The Death of Unicorns

I remember the exact moment I closed the door on sentimentality. It’s funny because I don’t remember the date, or precisely how old I was, or too many of the relevant details that would make for a cohesive narrative, but I remember the exact moment. It was when I killed the unicorn.

Cohesive narrative notwithstanding, let’s see if I can at least provide some context. I collected unicorns as a girl. I adored them. My favorite bed sheets had unicorns, I had posters, a stuffed unicorn, I begged my parents to rent “The Last Unicorn” every weekend, and as gifts I received figurines that positively littered the top of my dresser. Particular favorites were little blown glass unicorns with gold manes and tails and horns. They were probably cheap, but to my 8 year old mind they were absolute treasures. I loved the way the light gleamed through the smooth glass, or struck the gold like sparks. They felt rich and special and like tiny portals to the high fantasy lands where I so desperately wanted to escape.

We escaped a lot when I was a kid. The grown-ups called it “moving”, but when you do it every year without fail, you’re running from something. It didn’t matter then; it was just a fact of life. The school year ends and the house gets packed. I learned early on how to pack my own room in musty boxes, wrapping my treasures in dry, gritty newspaper. Practice improved my technique. But no matter how careful I was, no matter how meticulous with my ration of coupon inserts, something invariably emerged broken from a box. Leaving was never a disappointment, but arriving always was.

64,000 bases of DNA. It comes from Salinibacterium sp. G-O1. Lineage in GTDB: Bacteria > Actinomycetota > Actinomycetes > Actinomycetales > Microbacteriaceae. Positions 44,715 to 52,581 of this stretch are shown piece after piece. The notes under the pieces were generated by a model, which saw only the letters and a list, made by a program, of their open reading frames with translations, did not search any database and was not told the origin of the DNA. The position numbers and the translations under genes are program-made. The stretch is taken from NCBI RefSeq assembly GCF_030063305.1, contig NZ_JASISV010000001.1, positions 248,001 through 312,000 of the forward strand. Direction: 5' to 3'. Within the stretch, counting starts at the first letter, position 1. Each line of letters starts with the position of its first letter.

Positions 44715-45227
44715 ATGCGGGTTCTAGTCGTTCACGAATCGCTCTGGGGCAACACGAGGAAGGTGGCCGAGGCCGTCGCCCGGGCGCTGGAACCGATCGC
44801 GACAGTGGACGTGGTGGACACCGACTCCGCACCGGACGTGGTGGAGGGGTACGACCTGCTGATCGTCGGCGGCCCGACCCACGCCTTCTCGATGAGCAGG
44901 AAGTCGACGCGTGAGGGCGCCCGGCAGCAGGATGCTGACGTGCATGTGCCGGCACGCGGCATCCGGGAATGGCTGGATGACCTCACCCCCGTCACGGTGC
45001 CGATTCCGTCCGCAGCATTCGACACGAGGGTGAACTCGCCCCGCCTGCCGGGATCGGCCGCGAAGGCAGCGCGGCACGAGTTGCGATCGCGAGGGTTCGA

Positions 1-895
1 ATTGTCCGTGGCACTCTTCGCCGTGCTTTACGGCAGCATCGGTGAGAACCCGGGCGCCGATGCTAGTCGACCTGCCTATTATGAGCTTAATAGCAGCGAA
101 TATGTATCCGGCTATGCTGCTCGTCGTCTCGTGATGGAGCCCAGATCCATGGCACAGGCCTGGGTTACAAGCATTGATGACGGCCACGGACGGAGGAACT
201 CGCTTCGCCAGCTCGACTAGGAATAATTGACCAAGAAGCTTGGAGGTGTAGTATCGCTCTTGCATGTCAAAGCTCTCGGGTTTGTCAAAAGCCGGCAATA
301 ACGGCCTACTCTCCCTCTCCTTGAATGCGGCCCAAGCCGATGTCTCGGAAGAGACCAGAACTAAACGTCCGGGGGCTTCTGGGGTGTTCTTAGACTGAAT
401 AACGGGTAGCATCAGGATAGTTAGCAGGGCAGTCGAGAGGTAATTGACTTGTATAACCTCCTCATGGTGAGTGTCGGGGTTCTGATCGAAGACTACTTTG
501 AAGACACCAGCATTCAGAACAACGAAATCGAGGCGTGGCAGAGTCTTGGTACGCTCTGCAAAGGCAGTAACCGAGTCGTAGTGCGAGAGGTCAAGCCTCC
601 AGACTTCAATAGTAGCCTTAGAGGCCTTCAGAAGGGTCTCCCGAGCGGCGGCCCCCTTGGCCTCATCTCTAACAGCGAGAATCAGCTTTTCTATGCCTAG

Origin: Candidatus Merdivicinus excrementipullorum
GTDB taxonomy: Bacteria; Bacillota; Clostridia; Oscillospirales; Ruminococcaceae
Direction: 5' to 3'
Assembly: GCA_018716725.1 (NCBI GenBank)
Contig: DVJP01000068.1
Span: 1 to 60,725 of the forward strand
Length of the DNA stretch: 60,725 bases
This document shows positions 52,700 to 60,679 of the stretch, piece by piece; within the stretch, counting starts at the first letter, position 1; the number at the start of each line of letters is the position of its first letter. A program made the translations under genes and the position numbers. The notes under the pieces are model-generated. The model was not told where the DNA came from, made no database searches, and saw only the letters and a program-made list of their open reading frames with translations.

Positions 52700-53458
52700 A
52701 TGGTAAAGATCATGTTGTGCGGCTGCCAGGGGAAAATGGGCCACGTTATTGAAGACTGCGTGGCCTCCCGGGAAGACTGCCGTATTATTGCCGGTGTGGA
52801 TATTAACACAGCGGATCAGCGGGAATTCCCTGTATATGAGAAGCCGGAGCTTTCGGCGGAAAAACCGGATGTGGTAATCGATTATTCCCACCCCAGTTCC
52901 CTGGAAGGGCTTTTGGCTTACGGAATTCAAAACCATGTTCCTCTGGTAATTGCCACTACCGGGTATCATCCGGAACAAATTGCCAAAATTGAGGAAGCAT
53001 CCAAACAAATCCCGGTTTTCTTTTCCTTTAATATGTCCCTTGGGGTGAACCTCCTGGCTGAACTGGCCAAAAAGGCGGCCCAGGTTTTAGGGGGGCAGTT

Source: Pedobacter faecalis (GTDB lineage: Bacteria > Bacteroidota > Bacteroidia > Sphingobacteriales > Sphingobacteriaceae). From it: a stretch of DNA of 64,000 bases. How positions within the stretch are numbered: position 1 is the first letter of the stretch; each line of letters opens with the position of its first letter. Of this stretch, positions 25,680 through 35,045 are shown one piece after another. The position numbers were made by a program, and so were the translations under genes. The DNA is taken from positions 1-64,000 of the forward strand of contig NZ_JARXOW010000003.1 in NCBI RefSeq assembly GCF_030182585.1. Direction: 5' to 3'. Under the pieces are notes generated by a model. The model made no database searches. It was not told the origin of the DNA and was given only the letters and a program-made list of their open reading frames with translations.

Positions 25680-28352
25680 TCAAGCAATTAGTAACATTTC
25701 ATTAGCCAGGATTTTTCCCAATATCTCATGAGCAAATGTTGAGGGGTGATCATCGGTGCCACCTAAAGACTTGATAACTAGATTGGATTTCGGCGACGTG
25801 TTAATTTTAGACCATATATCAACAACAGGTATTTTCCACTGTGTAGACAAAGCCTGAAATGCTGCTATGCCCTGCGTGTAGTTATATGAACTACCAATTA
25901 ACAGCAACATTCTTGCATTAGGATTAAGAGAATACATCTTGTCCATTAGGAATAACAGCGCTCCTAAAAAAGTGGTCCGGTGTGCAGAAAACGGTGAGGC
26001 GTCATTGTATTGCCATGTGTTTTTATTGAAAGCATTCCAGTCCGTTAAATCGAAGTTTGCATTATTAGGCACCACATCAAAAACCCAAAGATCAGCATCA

One by one, my tiny blown glass unicorns became casualties of our nomadic life. A horn occasionally, but more commonly a leg or tail. The needle-like edges pricked my fingers as I unwrapped them, their jagged amputations pitiful and useless. They could no longer stand on three crystalline points, one leg raised artfully mid-prance. They couldn’t balance delicately on two hind legs and a tail, a rear forever ruined by the missing point. Somewhere between 9 years old and 11, the second-to-last unicorn broke. I think I remember crying a little as I unwrapped it, but that may have been out of habit because I don’t remember feeling sad for long. It was more like a flash of grief and then a wave of anger. Of course it broke. They always break. No sensible person can expect a child-wrapped glass figurine weighing 2 ounces to survive an interstate move in a U-Haul. Who does that??

I unwrapped the last whole unicorn along side the broken one and stared at it. We’d just arrived at our new house, but as I looked at it all the joy I’d derived from its charm and delicacy was blackened by the knowledge that in a year’s time it would be broken. The inevitability of moving was one of the few certain things in my life. The only constant was change. In that moment, I hated every person who’d ever given me anything breakable. Surely the adults – who created the change, who controlled the change, who knew the change was coming – surely they knew what my child mind grasped? Moves are inevitable. Tiny glass unicorns don’t survive moves. Broken unicorns make me cry. Why do the adults in my life want me to cry?

I threw away the broken unicorn and its intact companion with it. I can’t cry over it if it doesn’t exist. It was a conscious decision to choose relief from loss over whatever fleeting happiness material things could give me. I was somewhere between 9 years old and 11.

Yesterday, I signed the closing papers on the sale of the house my marriage ended in. I left feeling free in a way I haven’t experienced in a long time. Arriving was a disappointment. Leaving never is.

Advertisements

Year’s End